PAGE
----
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Emergency Communication Electronics for Paddlers

Emergency Communication Electronics for Paddlers

There are a lot of Emergency Communications Electronics available for the paddler

It makes a lot of sense for paddlers to carry some kind of electronic communication device for the additional level of safety they can provide especially now, with their compact size and affordability. If you’re in a life-threatening situation the advantage of being able to call for help and know that your distress call has been received is priceless.

In the early days of paddling, emergency communication for paddlers consisted of a whistles and flares.  Contact between paddler was pretty much limited to shouting and waving paddles. These days, pretty much everyone owns a cell phone, and satellite devices such as PLB’s (personal locator beacons) and satellite messengers, offer the ability to send distress calls from anywhere in the world.  If you are serious about your safety on the water you should consider carrying at least one of these devices with you, but before you rush out and buy one you should look at the advantages and limitations of each type of device.

Cell Phones

Almost everyone has a cell phone. Unfortunately, phones on the water, particularly salt water have some serious limitations, largely due to their lack of waterproofing, though today many phones are being made with some level of water resistance.  While you may still want to carry one with you, you should consider carrying another kind of device as well.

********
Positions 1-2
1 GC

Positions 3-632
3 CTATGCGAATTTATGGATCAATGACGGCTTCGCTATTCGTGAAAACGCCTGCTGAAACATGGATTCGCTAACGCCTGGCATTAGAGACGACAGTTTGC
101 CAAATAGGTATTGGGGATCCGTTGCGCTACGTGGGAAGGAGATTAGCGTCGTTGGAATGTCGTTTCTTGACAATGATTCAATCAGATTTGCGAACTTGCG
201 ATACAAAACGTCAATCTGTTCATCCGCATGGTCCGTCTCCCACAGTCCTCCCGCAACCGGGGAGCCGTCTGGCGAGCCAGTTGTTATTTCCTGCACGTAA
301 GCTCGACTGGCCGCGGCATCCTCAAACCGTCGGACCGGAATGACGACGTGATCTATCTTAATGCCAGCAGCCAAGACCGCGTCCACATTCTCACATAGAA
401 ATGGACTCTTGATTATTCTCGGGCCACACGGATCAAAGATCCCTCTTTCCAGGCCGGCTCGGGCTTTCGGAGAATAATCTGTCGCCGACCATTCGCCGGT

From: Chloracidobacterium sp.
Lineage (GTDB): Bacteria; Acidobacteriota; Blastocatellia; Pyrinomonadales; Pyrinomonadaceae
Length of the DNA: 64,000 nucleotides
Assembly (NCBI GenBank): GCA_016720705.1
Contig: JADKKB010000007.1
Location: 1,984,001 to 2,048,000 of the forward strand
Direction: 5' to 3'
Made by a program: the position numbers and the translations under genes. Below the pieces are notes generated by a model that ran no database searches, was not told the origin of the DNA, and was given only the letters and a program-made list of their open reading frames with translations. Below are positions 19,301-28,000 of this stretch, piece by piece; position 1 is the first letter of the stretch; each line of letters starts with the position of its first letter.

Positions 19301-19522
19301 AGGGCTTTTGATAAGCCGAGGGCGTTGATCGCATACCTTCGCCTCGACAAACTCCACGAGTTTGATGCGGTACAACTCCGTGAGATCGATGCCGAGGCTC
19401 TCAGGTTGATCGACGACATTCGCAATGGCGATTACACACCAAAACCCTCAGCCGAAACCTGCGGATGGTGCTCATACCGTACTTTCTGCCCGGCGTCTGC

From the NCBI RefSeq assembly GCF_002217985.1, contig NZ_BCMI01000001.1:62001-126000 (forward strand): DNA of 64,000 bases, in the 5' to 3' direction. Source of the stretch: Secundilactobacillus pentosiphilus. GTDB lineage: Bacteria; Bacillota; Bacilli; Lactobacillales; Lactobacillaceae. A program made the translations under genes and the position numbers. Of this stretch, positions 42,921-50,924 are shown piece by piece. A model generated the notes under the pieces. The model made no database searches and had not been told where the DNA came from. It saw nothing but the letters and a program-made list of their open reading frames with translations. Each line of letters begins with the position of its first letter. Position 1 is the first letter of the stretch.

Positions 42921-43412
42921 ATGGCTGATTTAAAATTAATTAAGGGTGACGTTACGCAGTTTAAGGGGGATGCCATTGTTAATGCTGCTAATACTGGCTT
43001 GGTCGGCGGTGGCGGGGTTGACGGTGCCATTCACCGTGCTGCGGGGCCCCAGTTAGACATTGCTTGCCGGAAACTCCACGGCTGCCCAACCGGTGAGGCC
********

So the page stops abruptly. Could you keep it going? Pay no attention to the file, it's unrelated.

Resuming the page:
• Waterproof Cell phone case

    Pretty much everyone already has one.
  • Generally work well in populated centers.
  • Allows you to quickly call for help with 911.
  • 2-way communication with rescuers.
  • Access to weather, tide and current information.


  • Cell range is limited at best and not reliable depending on where you are.
  • Most phones requires a waterproof case, and very importantly, one that allows you to use it while the phone is in the case.  Even if your phone is rated as waterproof, you should still consider carrying it in a waterproof case, it should be tethered so it can’t be dropped.
  • Limited Battery Life.

Tip:  If you are having trouble getting a 911 call out due to sketchy cell service, try texting.  Texting, unlike a phone call only requires an instant of contact with intermittent cell signals to get the message out.

VHF Marine Radios

VHF Marine Radios are an excellent choice as an emergency signalling device. However, there are a few things to consider before you run out and buy one as there is more to owning a VHF radio than just purchasing it.

  • In Canada, you must have a Restricted Operator’s Certificate Marine or ROC(M) to transmit on any marine radio, whether a handheld or a fixed set. Simply listening to a broadcast does not require a certificate. So, you will need to learn basic radio procedures, the phonetic alphabet, and regulations and penalties for improper use. Industry Canada has delegated the examination and administration of the ROC-M certification program to Canadian Power and Sail Squadrons (CPS). You can either take a VHF course or study the “Canadian Power & Sail Squadron (CPS) Maritime Radio Course manual”. You then take a test with an approved registered examiner, who will send in your application to get your ROC(M). Your license is good for life.